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Called to serve: a brief history of the Methodist deaconess movement
By Myka Kennedy Stephens*
NOTE: This is one of a series of three stories that explains the importance of deaconesses.

Early deaconesses

Amidst the squalor of the poorest immigrant neighborhoods in late 19th century Chicago, she walked neatly attired in her street-length black skirt, black shirtwaist and black bonnet with white ties. She educated young children, attended the sick and launched urban ministries. This young woman, full of love and compassion, called to be with and minister to those whom society had overlooked, was one of the first deaconesses of the former Methodist Episcopal Church.
The first generation of Methodist deaconesses who served at the turn of the last century lived in communal homes, chose not to marry, received a modest allowance, and wore a prescribed uniform of black dress and bonnet. These women, called by God and set apart for ministry, served in positions acceptable for their gender at that time: nurses, teachers, social workers and pastors’ assistants."
Creating a place in the church’s structure, polity for women called to social service ministries took many years of diligent work convincing skeptics and making a case for training and educating women, particularly middle-class women, to do work outside of their own homes. Looking to Paul’s commendation of Phoebe in Romans 16:1-2, Methodist women claimed the deaconess tradition in 1872, inspired by Theodore Fliedner who first restored the deaconess office to the Lutheran Church in Germany in 1836. Critics of the growing deaconess movement feared the similarities between deaconesses and nuns, and were reluctant to condone the formation of Protestant nuns.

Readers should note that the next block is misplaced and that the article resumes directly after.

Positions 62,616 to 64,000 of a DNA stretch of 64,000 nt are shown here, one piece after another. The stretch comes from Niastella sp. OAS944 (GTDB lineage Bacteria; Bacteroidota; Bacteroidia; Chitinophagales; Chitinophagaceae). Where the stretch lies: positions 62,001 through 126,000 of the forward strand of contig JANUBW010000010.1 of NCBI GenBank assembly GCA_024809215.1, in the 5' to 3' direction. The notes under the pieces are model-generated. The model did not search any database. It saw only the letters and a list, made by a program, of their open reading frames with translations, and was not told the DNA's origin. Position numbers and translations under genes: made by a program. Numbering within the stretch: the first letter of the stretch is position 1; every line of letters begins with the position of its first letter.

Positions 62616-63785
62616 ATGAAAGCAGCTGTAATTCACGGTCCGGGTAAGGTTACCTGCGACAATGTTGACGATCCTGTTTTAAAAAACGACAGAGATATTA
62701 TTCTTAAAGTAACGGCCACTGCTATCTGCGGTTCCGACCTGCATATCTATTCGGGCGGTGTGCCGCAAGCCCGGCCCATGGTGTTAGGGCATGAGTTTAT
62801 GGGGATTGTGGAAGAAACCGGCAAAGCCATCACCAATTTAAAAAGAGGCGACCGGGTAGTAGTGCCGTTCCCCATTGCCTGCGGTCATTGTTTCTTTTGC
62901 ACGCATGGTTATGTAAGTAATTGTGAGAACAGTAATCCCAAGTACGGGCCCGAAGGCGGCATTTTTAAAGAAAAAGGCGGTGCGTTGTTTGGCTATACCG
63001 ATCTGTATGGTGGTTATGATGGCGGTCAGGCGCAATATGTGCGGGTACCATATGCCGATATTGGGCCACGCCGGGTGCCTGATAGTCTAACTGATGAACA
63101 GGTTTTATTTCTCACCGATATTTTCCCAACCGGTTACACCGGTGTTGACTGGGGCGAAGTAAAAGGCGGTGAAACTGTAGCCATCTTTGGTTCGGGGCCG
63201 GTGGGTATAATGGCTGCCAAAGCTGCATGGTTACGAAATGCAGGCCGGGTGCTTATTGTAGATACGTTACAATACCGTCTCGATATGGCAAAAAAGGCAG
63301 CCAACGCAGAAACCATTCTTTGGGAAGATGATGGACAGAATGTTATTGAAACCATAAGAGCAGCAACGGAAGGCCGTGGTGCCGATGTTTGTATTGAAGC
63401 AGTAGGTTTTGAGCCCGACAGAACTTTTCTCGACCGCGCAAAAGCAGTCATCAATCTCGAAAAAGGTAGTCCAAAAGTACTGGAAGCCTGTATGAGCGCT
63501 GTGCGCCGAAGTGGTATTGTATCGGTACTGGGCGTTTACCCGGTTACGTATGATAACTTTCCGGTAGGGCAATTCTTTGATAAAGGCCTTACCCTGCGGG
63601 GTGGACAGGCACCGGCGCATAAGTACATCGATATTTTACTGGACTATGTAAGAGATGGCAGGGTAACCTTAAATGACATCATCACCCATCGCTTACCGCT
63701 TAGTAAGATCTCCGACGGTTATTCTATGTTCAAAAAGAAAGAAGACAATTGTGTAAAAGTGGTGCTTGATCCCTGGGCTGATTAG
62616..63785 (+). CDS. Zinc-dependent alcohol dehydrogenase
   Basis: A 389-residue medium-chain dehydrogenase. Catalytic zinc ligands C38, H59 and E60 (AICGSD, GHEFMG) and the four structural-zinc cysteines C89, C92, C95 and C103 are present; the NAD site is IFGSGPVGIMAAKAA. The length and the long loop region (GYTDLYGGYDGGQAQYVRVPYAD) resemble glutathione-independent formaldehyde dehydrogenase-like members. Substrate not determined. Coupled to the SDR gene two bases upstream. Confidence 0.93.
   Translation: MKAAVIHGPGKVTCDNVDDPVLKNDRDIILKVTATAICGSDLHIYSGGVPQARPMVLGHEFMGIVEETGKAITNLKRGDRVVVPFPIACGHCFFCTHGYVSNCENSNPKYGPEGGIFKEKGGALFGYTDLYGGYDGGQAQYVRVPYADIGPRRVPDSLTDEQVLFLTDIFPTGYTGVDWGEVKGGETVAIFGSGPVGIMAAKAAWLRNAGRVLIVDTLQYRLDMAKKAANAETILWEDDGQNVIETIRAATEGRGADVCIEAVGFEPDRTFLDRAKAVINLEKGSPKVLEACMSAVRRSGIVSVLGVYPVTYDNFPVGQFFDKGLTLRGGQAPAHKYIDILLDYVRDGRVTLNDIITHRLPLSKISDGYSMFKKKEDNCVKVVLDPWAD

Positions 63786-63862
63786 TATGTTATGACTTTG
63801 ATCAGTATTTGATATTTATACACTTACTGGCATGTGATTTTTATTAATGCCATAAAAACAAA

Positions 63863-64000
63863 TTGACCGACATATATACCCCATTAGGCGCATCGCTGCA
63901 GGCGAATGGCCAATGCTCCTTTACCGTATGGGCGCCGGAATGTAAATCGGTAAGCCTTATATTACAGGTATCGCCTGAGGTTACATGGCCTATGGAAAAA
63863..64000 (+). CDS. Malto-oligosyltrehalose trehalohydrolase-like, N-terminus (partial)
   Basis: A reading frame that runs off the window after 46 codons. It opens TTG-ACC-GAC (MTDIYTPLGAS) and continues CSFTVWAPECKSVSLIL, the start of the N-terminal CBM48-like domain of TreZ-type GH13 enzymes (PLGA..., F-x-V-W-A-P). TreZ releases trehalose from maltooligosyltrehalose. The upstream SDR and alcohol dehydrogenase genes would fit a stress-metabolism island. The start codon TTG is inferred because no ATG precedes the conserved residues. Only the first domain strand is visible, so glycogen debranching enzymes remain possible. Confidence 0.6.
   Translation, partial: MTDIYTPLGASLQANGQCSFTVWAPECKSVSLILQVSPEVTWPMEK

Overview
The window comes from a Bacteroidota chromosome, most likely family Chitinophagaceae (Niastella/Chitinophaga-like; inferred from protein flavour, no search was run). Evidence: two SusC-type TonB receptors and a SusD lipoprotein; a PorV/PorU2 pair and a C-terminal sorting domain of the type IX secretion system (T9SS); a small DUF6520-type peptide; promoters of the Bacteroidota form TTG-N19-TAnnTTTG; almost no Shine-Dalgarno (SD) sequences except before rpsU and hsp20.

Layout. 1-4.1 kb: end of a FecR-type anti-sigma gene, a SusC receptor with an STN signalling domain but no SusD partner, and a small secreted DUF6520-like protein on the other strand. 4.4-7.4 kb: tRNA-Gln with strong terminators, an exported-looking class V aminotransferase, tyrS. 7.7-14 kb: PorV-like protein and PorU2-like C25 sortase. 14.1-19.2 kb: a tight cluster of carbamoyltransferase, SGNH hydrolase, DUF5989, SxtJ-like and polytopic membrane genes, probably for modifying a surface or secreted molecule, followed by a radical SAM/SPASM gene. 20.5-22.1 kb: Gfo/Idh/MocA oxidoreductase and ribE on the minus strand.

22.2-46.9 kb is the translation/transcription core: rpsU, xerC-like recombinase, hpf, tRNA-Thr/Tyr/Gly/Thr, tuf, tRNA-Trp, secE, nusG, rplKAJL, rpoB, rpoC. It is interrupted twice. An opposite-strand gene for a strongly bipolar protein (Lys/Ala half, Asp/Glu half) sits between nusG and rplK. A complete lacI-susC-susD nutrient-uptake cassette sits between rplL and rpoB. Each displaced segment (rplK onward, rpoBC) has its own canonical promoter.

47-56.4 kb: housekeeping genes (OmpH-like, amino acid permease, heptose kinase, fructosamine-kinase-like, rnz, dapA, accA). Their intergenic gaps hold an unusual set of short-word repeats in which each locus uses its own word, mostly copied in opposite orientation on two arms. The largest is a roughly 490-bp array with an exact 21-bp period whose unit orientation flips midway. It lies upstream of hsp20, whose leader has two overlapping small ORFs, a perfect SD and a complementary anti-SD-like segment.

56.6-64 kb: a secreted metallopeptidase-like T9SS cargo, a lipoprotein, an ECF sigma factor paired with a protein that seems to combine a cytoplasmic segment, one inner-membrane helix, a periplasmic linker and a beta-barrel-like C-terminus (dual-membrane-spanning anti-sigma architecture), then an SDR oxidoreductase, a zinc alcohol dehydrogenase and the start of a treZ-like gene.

Lucy Rider Meyer, founder of the Chicago Training School for City, Home and Foreign Missions, initiated Methodist deaconess work as an experiment. In the summer of 1887, Meyer took a group of her students into the city’s immigrant neighborhoods for house visits. Later, she joined by Isabella Thoburn, (the first single woman commissioned to serve in a foreign mission field by the Women’s Foreign Mission Society) to mentor and train this unofficial band of deaconesses.

At the 1888 General Conference of the Methodist Episcopal Church, Bishop James Mills Thoburn, brother of Isabella Thoburn, spoke in favor of legislation to create a denominational office of deaconess. He proved to be a persuasive and powerful ally for the deaconess movement as an all-male assembly of voting delegates approved the office of deaconess that spring. By October 1888, the first three deaconesses were consecrated and licensed by the Rock River Annual Conference (which included Chicago and much of what is now the Northern Illinois Annual Conference).
The deaconess office grew rapidly within Methodism. The Methodist Episcopal Church, South, created a deaconess office in 1902, as did the Methodist Protestant Church in 1908. Training schools, much like the one Meyer founded in Chicago, sprang up in other cities across the United States. When those three denominations merged in 1939 to become the Methodist Church, there were more than 1,000 deaconesses serving around the world.
The Flyer  • June 2011 •  Issue 6 •  Volume 42 •  www.gcsrw.org



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